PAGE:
Throughout the entire process, clear communication is essential. It’s important to communicate with the client at the beginning of the project when you’re understanding user stories and mapping out requirements, and as the project progresses. It’s also important to communicate with your team so you can understand the challenges they’re facing and how they feel about the progress of the project. Whether you’re working on a fixed-price project or one that’s more flexible, you need to manage expectations in the early stages and work with the client to ensure things stay on track.

Benefits and limitations of Agile budgeting

Agile budgeting is a powerful tool that can be applied to most projects, and it shares most of the benefits of Agile, as well as having its own clear use-cases:

  • Tying the budget to the sprint helps keep the budget aligned to the timeline and scope of the project.
  • Agile budgeting can make quarterly reporting easier, since budgets are divided into smaller time periods.
  • Budgets can be adjusted regularly, so if some segments come in under budget, you have more room to maneuver during more difficult periods.
  • When the budget is discussed regularly and team members are kept informed, the team feels like they have a stake in the budget, and they understand the resources available to them more clearly.

However, there are some limitations to Agile budgeting:

  • The lack of a single budget owner may complicate matters in teams that aren’t used to Agile approaches.
  • Agile budgeting doesn’t change the budget available, so while it can reduce waste and mitigate some problems, it won’t magically solve issues caused by a budget being too small.

Waterfall approach vs. Agile budgeting

The waterfall approach to budgeting is a top-down approach where the budget is fixed at the start of the process, based on assumptions about the scope, timeline, and workflow of the process. The opportunities to review the budget in a waterfall system are limited. Agile budgeting offers more chances to assess how the project is progressing and make changes to the budget (and other aspects of the project) at the end of each sprint. These frequent reviews and increased flexibility are the key benefits of Agile budgeting, and using the Budget Tracker Template can help you get started with this approach.

Using to keep efforts on track and on budget

The Work OS offers a wealth of tools for project management, planning, and tracking. Many of these tools lend themselves to Agile environments. The Agile budget template is designed to help you understand the Agile budgeting process, providing you with cues to work through during each review. Project managers, sprint owners, and other stakeholders can use the template to assess the budget, share information, and communicate more effectively. The template can be used alongside other charts, reporting tools, and templates to give you an at-a-glance overview of the status of your project. Use’s tools to streamline your project management and benefit from having everything you need to know about your teams and projects just a few mouse clicks away.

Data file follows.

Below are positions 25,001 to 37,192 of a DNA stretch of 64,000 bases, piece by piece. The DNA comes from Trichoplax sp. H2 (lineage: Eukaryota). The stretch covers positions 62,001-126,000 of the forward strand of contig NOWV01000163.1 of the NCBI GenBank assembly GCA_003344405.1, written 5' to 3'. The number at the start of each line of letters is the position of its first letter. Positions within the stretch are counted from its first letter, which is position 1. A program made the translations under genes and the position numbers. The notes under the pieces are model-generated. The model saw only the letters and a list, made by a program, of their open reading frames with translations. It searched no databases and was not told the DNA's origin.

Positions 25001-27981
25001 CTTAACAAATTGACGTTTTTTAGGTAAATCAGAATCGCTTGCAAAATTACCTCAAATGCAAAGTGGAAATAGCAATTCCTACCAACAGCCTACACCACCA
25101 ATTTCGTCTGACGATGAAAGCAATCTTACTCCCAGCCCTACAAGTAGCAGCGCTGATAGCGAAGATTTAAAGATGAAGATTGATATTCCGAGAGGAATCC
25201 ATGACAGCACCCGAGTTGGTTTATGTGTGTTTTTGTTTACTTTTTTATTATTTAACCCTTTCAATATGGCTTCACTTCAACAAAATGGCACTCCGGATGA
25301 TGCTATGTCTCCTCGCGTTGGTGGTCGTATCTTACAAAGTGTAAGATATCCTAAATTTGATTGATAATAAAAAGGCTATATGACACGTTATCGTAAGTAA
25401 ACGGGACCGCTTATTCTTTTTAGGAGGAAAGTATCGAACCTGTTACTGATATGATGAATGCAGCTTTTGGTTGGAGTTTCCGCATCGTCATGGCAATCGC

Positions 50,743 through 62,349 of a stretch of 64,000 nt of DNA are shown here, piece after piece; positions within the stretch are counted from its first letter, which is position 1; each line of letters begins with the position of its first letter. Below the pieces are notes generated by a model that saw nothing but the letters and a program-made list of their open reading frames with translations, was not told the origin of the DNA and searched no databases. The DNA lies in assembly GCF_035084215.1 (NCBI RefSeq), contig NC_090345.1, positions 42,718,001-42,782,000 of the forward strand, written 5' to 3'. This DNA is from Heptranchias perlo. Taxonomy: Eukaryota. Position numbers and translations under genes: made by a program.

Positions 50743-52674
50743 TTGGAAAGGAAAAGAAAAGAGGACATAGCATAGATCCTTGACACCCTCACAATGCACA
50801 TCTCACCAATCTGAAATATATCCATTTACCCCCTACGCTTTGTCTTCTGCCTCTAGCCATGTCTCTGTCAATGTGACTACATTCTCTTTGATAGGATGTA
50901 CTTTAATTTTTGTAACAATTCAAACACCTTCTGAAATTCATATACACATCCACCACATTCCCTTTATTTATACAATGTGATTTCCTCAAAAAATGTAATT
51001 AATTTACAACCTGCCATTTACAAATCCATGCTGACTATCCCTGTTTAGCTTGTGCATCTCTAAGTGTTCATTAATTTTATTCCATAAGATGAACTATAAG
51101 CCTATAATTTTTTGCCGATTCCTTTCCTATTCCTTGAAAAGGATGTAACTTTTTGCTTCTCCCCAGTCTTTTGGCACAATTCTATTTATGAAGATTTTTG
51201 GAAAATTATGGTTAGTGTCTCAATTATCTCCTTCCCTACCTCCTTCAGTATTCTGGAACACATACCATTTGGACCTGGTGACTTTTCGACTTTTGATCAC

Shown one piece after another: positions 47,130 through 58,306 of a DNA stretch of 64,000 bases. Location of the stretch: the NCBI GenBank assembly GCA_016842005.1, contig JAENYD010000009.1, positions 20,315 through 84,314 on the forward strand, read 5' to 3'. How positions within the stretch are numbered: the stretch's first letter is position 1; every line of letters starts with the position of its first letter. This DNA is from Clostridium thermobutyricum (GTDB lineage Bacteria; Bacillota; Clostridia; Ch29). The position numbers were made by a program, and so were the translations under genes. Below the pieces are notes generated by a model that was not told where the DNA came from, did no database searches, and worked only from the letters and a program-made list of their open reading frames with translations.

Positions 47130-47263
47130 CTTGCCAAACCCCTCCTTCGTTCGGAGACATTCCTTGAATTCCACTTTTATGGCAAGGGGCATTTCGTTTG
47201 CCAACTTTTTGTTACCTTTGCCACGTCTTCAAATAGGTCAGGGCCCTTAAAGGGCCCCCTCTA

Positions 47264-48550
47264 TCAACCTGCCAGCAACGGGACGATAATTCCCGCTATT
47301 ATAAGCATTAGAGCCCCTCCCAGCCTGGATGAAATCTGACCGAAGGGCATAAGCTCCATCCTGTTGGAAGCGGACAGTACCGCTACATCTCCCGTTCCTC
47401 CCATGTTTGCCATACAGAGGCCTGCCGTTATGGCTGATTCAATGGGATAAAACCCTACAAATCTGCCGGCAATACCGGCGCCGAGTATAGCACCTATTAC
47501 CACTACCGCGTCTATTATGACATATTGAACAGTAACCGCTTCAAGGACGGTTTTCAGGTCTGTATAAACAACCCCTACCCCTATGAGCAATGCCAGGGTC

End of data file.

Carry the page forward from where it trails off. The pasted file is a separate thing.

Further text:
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Does Agile work for fixed budgets?

There’s a common misconception that Agile doesn’t work for fixed-budget projects. There are some challenges when it comes to implementing Agile practices in projects with a fixed budget. However, employing this methodology can help project leaders plan around the areas of the project that are more flexible, such as the scope, increasing the chances of on-time and on-budget delivery.

How is budgeting done in Agile?

In Agile budgeting, the budget itself has sprints that align with the project sprints. At the end of each sprint, the budget is reviewed, and key team members provide their input into the budget for the next sprint. This gives teams regular insights into whether the project is on track both practically and financially, and offers the opportunity to pivot if needed.

What is Agile budgeting?

The Agile budgeting process is a way of making budgets more flexible by using regular reviews that line up with your project sprints. By re-evaluating the budget and adjusting it as necessary, your team has more control over its spending and resource usage. Agile budget management can also assist with quarterly reporting.

Agile budgeting helps you respond to change

Agile budgeting is a versatile tool that helps you understand your project’s finances and manage your resources more effectively. It can be applied to many different projects. If you’re not sure where to begin, take a look at the Agile budget template for some suggestions.